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36 Comments

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  1. A polygraph (lie detector) only scientifically shows life signs. I know in canada theyre not admissible in court. Its the psychology before and after that theyll use against you.

  2. The diabolical 9 Step Reid Technique of Interrogation has been around since the 50's and is the gold standard for police interrogations. Don't sign a Miranda Rights form. Demand an attorney. Invoke right to remain silent. Then shut up. Period.

  3. An interrogator once said, "A provable lie is just as good as a confession." That's why they ask you the same question dozens of times in hopes you will change one small element of your story. Hence, you're lying. May be innocent but will get nailed with a perjury charge (3 years in prison).

  4. The Reid technique only works if you start "Blabbing" to the police officer. If you say nothing it falls flat on its face.
    1) Say NOTHING and do nothing..Sign nothing…. Tell them your name/address and date of birth (Which they will know anyway) then shut up until a lawyer is present in the interview room…The police will have loads of papers and documents on the table… It is all just BS to give off the persona they know more than they are letting on..
    2) Ask for a lawyer to be present in the room and say NOTHING until the lawyer is present in the room
    The police officers will try to "Butter you up" and act like they are your best new pal… They ONLY want a confession.

  5. In the uk if you can’t afford a top notch lawyer “no comment” is all you need to say, I have been caught on camera but my “no comment” got me a NFA😅

  6. In Australia respond “no comment” till your lawyer arrives, your lawyer can establish what case they have against you, (police could just be fishing for information) plus if you have not been charged then leave the police station.

  7. I left the thumbs down, because one title says something about getting innocent people to confess which is what I'm here to look at. But the video then says, how police get confessions, which is two entirely different things.

  8. The thing to do if cops are questioning you is, shut your mouth. The only thing you should say is, "I'd like a lawyer." After that keep your mouth shut. Nothing you say is going to help you.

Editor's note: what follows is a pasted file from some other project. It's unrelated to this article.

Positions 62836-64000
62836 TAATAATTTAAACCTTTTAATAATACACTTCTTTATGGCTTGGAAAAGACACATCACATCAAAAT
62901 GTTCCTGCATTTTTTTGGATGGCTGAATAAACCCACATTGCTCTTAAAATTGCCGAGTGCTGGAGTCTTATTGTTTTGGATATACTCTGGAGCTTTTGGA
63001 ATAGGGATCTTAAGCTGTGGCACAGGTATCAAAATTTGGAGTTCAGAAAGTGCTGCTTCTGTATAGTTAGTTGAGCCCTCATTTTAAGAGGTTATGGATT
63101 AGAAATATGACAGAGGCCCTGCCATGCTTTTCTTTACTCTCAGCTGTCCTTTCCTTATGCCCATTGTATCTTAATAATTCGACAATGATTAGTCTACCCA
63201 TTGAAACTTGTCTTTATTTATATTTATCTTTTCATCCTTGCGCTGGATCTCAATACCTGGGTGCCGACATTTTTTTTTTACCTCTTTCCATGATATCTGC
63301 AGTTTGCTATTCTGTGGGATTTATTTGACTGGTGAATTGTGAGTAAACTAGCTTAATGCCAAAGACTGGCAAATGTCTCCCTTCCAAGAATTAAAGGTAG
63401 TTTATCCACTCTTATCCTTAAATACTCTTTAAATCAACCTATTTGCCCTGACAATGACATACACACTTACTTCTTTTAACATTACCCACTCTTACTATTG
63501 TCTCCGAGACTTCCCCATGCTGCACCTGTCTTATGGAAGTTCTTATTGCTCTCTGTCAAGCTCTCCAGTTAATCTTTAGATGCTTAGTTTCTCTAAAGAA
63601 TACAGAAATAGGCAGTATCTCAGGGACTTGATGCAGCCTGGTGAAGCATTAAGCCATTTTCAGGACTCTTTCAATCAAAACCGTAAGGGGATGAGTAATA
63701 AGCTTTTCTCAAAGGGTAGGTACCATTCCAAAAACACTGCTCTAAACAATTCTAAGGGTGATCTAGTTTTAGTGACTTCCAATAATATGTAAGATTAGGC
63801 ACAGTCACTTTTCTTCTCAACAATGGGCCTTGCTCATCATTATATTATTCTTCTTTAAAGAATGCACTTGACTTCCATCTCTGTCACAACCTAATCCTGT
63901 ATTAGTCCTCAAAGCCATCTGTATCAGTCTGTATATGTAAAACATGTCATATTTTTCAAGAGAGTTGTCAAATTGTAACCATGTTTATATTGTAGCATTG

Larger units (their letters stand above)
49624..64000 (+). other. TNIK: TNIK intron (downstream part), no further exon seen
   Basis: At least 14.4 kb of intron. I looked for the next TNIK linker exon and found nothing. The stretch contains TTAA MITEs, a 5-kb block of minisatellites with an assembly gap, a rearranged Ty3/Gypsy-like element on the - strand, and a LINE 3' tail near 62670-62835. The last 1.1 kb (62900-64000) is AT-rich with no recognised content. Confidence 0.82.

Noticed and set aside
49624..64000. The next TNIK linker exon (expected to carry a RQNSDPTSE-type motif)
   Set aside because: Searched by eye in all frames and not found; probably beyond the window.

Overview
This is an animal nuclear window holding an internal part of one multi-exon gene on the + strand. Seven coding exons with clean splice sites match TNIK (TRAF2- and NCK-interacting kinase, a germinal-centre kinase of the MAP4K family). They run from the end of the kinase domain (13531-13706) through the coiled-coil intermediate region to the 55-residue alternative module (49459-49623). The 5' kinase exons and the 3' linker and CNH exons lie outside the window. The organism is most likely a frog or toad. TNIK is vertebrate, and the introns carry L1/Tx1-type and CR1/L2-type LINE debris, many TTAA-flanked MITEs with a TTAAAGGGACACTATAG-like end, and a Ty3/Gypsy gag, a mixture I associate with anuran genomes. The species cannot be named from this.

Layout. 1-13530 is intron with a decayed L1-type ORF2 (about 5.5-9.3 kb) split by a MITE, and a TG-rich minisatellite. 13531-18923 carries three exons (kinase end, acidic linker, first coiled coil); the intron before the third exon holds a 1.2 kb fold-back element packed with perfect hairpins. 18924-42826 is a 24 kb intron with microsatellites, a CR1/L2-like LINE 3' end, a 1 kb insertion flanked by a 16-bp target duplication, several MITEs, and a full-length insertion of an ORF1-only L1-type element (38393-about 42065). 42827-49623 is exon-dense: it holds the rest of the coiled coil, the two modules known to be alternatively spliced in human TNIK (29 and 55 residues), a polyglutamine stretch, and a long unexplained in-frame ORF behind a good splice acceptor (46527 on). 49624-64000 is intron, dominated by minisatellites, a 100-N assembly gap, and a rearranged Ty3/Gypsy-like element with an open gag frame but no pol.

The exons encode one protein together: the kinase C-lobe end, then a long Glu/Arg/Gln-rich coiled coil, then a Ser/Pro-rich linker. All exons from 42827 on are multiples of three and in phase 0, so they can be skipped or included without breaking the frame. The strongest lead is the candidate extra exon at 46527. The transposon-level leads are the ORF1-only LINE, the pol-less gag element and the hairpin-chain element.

9. So the police by tricking the innocent party to confess to a crime they genuinely didn’t commit they let the real criminal to have the opportunity to go on to commit more crimes. This isn’t just a crime against on person it has many potential repercussions

  10. This is why police interrogation techniques are useless when trying to determine if an alien abductee is telling the truth. I want interrogation techniques to determine the truth, not police interrogation crap.

  11. Police shouldn't be allowed to lie about what evidence the have in an investigation. That just makes it more likely that dishonest police will be promoted to positions of power.

  12. Modern police are basically kids who grew up watching Dirty Harry movies and fondling themselves. What they didn't realize when they became cops is that it's just like high school they have to do their homework. They don't want to do their homework. So they cheat on their homework.

  13. Easy fix, "I invoke my right to remain silent and I invoke my right to an attorney. Am I free to go?" They can't force a false confession if you keep your mouth shut, and if they have actual evidence they don't need a confession.

  14. Long before we had police forces, we had the Bill of Rights. Most importanty, the fourth, fifth, and sixth amendments, requiring a warrant for a search, giving you the right not to incriminate yourself, and the right to an attorney. Police take an oath to the Constitution. But to do their job they have to not defend these rights but get you to give them up. What legitimate function can be served this way? Also, that sixth amendment doesn't say you may have a lawyer, it says SHALL.